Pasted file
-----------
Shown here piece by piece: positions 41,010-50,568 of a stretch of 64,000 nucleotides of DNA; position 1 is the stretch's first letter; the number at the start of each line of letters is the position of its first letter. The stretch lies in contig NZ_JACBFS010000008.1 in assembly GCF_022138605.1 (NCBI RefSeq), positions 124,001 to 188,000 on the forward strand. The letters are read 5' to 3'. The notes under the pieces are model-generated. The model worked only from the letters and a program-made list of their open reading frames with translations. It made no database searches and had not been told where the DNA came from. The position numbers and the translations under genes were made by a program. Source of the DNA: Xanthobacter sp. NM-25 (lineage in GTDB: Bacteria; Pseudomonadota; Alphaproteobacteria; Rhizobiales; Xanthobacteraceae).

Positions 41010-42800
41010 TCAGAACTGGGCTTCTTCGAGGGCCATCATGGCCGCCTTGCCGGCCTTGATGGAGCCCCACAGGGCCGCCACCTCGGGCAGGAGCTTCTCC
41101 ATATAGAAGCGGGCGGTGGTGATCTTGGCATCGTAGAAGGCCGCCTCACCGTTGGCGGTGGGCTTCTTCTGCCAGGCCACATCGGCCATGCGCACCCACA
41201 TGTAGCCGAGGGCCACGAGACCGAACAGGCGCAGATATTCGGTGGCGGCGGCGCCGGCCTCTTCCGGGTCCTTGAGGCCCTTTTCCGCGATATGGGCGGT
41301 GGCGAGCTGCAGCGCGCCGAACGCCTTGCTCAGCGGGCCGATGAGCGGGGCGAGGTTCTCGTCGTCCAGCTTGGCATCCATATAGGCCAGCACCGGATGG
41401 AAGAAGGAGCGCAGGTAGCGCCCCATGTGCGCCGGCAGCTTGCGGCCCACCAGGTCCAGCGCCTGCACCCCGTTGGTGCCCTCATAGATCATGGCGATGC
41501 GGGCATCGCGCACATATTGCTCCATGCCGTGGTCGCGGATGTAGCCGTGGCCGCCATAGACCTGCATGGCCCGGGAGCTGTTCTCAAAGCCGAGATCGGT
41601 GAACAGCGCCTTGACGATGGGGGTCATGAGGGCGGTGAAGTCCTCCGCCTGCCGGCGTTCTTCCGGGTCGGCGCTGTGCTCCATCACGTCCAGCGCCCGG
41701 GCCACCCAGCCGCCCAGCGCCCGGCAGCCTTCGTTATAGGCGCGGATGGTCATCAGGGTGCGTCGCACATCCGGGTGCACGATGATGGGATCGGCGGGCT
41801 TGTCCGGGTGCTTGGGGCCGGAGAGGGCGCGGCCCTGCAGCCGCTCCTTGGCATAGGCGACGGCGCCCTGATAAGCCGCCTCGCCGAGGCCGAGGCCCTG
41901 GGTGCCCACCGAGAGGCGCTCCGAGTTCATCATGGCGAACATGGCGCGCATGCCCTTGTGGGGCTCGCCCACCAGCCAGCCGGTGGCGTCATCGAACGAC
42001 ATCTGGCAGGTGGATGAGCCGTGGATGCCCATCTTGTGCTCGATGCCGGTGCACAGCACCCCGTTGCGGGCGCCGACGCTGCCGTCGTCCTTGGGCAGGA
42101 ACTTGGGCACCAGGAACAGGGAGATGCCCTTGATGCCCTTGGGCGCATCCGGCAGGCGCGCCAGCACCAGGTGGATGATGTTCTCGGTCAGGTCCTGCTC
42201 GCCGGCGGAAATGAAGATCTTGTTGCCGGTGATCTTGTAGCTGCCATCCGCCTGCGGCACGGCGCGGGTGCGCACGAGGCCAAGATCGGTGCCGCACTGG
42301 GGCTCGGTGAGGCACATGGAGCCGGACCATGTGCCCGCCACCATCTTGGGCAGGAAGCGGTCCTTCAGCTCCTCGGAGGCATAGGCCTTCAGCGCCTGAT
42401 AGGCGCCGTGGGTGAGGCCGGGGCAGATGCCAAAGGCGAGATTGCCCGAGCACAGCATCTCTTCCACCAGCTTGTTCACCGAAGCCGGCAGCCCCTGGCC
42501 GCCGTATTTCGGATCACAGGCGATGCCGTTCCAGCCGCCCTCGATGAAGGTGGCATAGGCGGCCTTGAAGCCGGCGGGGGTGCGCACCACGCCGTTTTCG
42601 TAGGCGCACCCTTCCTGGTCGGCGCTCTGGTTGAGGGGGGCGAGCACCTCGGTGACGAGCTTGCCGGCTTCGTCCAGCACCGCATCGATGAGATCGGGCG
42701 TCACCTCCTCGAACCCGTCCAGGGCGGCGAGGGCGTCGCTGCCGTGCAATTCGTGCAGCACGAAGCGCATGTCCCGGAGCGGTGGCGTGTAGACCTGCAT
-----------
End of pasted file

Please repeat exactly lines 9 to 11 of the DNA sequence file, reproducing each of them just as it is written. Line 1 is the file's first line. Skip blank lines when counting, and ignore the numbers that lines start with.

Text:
41601 GAACAGCGCCTTGACGATGGGGGTCATGAGGGCGGTGAAGTCCTCCGCCTGCCGGCGTTCTTCCGGGTCGGCGCTGTGCTCCATCACGTCCAGCGCCCGG
41701 GCCACCCAGCCGCCCAGCGCCCGGCAGCCTTCGTTATAGGCGCGGATGGTCATCAGGGTGCGTCGCACATCCGGGTGCACGATGATGGGATCGGCGGGCT
41801 TGTCCGGGTGCTTGGGGCCGGAGAGGGCGCGGCCCTGCAGCCGCTCCTTGGCATAGGCGACGGCGCCCTGATAAGCCGCCTCGCCGAGGCCGAGGCCCTG